It was classic Consalvo: practical, small-bore problem solving.

And it's at the heart of the councilor's effort to position himself as an heir to Menino not just in geography and appearance, but in style: a second urban mechanic for a city that flourished under the first one.

Is It Enough?

Jeffrey Berry, a political science professor at Tufts University, is skeptical that the approach can work.

"I think he's a serious legislator," he said. "But unfortunately, his accomplishments are largely invisible."

The council, he said, is a poor platform.

And Consalvo's nuts-and-bolts mayoral campaign — he's spoken of expanding Shotspotter, putting more cops on the street and providing the sort of sound fiscal management that can attract private investment to the city — is not enough to seize the public imagination, Berry argued.

The candidate, he said, will have to grab onto a big idea if he is to land in the mayor's office. And perhaps he will.

But it's not clear how important vision will be in the short term.

The mayoral campaign is really two distinct contests — a Sept. 24 preliminary election that will narrow the field to two and a Nov. 5 general election.

The preliminary is shaping up as an on-the-ground scramble for the estimated 25,000 to 30,000 votes required to send a candidate through to the final round.

That puts a premium on turning out core supporters — on getting a candidate's neighborhood to the polls.

Consalvo, to be sure, does not have Hyde Park to himself. Suffolk County District Attorney Dan Conley, for one, grew up in the neighborhood and represented it on the City Council for a decade before moving to West Roxbury.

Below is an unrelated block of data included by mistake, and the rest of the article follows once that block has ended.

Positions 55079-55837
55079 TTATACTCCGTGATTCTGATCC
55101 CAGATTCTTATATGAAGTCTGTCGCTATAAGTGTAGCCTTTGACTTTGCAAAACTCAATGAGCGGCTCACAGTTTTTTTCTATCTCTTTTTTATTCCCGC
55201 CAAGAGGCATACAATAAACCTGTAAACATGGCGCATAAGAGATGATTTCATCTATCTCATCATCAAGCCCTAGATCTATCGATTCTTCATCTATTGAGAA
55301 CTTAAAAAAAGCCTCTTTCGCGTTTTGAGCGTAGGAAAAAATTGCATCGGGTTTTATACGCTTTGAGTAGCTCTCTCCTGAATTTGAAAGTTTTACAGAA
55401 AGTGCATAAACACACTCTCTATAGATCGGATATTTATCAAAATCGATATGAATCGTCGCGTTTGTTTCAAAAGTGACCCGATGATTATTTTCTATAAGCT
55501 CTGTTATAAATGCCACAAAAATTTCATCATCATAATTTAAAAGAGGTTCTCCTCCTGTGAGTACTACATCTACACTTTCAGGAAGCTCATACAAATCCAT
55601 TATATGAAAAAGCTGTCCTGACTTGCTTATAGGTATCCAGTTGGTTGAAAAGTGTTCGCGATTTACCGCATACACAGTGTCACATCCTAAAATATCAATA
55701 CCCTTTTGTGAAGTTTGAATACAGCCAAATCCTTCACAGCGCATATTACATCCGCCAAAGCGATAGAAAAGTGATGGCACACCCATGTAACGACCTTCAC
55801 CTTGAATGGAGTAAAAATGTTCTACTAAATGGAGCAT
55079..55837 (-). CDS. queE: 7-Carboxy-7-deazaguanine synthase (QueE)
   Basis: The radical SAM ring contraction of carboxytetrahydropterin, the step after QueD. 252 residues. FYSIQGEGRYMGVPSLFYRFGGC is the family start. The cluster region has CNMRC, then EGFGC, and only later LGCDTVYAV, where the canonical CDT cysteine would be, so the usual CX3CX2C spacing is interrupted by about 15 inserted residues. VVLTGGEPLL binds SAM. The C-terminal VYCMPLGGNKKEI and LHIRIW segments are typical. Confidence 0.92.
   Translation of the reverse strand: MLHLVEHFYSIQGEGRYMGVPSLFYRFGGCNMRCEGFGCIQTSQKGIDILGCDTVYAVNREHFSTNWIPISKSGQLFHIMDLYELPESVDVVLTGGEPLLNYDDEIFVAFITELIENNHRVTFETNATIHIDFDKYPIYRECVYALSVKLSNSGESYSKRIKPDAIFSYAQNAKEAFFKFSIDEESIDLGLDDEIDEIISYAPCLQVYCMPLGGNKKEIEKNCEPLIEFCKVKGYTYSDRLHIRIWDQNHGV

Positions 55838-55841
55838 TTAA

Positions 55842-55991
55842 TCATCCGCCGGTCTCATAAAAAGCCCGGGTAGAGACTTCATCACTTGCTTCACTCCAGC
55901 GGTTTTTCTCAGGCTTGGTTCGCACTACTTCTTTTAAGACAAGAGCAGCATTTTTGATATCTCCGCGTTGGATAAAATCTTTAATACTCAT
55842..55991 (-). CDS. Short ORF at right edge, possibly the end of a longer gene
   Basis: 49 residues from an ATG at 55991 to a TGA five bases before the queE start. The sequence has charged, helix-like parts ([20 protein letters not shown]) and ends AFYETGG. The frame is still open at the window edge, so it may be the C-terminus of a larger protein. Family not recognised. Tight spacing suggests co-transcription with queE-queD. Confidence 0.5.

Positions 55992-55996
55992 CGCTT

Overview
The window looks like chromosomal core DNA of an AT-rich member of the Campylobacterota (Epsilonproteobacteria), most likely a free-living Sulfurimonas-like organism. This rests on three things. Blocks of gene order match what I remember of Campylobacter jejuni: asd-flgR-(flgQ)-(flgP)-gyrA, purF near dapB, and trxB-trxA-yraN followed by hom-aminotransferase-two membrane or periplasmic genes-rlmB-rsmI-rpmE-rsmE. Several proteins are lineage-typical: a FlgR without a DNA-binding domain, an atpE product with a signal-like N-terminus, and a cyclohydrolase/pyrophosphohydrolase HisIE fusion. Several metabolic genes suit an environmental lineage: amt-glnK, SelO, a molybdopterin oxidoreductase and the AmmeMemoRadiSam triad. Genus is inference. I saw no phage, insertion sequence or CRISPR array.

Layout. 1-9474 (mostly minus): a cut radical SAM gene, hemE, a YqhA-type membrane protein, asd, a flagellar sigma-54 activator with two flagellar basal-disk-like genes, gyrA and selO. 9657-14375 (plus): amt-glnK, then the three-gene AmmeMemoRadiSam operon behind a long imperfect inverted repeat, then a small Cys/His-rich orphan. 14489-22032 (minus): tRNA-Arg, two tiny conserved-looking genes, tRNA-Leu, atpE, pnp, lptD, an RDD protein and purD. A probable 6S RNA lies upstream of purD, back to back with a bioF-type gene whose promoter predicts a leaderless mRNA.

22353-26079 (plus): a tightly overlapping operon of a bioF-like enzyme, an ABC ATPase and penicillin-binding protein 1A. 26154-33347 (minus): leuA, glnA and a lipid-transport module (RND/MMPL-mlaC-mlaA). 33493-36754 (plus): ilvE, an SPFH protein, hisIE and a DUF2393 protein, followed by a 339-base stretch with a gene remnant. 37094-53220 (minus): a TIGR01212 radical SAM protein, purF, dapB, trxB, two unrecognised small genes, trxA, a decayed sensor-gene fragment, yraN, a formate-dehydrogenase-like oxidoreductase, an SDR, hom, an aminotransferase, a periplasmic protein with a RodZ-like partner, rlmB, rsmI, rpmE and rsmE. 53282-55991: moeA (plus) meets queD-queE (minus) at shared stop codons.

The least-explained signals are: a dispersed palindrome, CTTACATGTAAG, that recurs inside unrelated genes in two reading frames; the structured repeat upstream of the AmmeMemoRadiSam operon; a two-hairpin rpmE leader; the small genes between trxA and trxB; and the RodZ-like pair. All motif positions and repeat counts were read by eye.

But early polling and a phalanx of blue Rob Consalvo signs in Hyde Park and sections of Mattapan suggest he's in a relatively strong position on his home turf. And it is a turf populated with active voters.

His council district spans Ward 18 and a portion of Ward 20, which typically have the highest voter turnout of all the wards in the city.

Consalvo is making a play in West Roxbury, too. And he's hoping to turn the support of East Boston state Sen. Anthony Petruccelli into votes in that neighborhood.

Reasonably strong showings outside his district could vault him into a first- or second-place finish in the preliminary election.

And at that point, the kid from Hyde Park could face pressure to articulate a new and expansive vision for the city.

But the current mayor's strength was never in the big speech or broad overhaul. And he won a few elections.

This program aired on August 1, 2013. The audio for this program is not available.